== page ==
retention of QA nurses

Discussion in 'Army Reserve' started by poohbear, Jun 1, 2006.

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  1. The retention of nurses in the army is a huge problem.
    Some experiences I have encountered makes me think that the army could do better at looking after its nurses.
    Especially in the accomodation section! and the fitness section also. When do we have time to do anyfitness or keep up to date with ITD's ! Not as much as we should do!
    I dont think that regiments understand that we are professional people with a registration to uphold.
    I also think that the mentality of a nurse is different to that of a private soldier. Dont treat us like we are thick! I know so many people that have joined the army, qualified, got to a med reg or medical centre in BFG and then signed off ! you dont get looked after or get any respect! Just S*** on!
    anyone else have any thoughts on this!
  2. Yeah, don't believe your own hype!!
  3. Dear Poohbear,

    I am confused as to why talk of people in BFG is on the TA thread. I do not question what you say, merely your decision to post here.

    Is this specifically relevant to TA nurses?

  4. No this is not specifically to TA nurses. im new to this site. Am i on a TA forum?
    Im just trying to get some feedback on how other QA's feel about their posting and support they get in order to retain nurses better . I perhaps didnt word it right.
    What i wanted to say really was that nursing is a profession, and perhaps you dont get the respect that you deserve when being a junior rank serving soldier and posted where you are one of the only QA's in that area.
    I'm relating it to BGG because i dont believe that there is enough support for QA's out here. From general talk between peers there's lots of issues- too many to elaborate on. Just focusing on retention of nurses in the army whether TA or Full time, I think the army (big bosses at the top) need to seriously think about how they can support their nurses better.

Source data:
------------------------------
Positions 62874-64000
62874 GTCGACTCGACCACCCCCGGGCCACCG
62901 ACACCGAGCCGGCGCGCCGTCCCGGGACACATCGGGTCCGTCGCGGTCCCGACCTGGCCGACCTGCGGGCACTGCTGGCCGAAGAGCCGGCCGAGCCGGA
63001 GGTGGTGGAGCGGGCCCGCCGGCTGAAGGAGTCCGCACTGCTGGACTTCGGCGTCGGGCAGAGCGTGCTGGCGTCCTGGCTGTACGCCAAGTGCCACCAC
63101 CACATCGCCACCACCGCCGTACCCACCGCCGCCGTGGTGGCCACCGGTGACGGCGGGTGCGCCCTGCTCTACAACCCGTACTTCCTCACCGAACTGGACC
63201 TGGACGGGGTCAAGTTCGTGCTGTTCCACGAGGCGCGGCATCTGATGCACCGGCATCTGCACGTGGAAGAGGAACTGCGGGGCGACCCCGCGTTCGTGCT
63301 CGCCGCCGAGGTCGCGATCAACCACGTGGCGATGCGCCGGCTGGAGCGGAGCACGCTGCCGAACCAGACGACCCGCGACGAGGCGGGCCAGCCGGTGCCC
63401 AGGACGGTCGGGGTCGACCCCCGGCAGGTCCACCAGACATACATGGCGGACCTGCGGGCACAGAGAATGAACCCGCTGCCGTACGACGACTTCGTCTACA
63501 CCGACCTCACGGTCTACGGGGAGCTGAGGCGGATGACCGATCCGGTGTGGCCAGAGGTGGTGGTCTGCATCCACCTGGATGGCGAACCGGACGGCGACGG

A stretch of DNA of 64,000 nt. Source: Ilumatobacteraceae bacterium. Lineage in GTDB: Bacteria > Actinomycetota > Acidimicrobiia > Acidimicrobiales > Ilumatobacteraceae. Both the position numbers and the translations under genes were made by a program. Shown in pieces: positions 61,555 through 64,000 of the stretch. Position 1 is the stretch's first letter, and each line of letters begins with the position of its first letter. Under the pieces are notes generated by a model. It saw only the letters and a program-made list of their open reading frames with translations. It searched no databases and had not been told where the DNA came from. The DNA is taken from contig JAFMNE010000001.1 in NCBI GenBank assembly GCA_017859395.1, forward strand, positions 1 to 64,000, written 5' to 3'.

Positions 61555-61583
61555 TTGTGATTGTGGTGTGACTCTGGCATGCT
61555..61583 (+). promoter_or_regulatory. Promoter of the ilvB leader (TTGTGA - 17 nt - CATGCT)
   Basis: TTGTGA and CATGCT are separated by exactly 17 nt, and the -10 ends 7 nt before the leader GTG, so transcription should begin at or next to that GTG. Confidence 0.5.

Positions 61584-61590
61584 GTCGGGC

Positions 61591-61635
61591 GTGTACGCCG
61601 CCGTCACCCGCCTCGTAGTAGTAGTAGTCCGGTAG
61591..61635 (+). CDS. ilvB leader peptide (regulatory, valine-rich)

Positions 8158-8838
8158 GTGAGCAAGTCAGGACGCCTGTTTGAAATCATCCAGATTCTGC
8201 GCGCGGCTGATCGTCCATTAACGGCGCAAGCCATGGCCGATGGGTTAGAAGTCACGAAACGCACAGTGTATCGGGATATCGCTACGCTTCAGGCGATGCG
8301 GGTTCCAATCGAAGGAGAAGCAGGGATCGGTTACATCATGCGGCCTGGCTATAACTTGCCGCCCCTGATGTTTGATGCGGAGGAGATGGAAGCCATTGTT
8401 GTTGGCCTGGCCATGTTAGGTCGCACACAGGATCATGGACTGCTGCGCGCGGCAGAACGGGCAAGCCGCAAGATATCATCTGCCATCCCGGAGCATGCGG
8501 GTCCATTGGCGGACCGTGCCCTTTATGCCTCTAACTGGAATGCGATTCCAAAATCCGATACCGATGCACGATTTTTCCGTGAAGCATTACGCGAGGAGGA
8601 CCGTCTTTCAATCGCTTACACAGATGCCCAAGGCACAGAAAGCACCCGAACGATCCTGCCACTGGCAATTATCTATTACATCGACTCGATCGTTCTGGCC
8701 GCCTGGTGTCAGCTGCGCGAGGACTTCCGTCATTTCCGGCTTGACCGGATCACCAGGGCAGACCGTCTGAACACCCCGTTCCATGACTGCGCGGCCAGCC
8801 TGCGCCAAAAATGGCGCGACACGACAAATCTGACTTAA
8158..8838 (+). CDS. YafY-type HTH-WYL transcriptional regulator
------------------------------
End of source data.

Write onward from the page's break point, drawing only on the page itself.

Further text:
5. msr

    msr LE

    Dear Poohbear,

    I am confused as to why talk of people of ITDs on the TA thread. I do not question what you say, merely your decision to post here.

    Is this specifically relevant to 2006?

  6. Maybe they've posted on the Retention thread, not realising its in a TA folder (quite easy to do from some parts of the site)
  7. Don't worry, after 6 yrs of serving, changing my life and off duty around, pissing off my family, one tour of duty in Iraq and an imminent in Afghan, I have now been told that my decade of experience as a nurse in a variety of settings, including ITU trauma that I suddenly don't fit in with the new 8005 establishment due to the fact that I am not clinically current, even though I am working as a full time clinician with full patient contact, I will not be reingaged or allowed to transfer, I do not know how much it has cost to train, kit me out etc etc, but this is one less QA who will going off to relieve her regular counterparts on ops. Go figure! 8O
  8. I would just like to add to the above,

    Passed all MATTS, done enough days to qualify, have a full time job in NHS, currently up to date in my field of nursing, have agreed to go to Afghanistan. Therefore not a TA slacker (or dead wood) as some of us have been reffered to.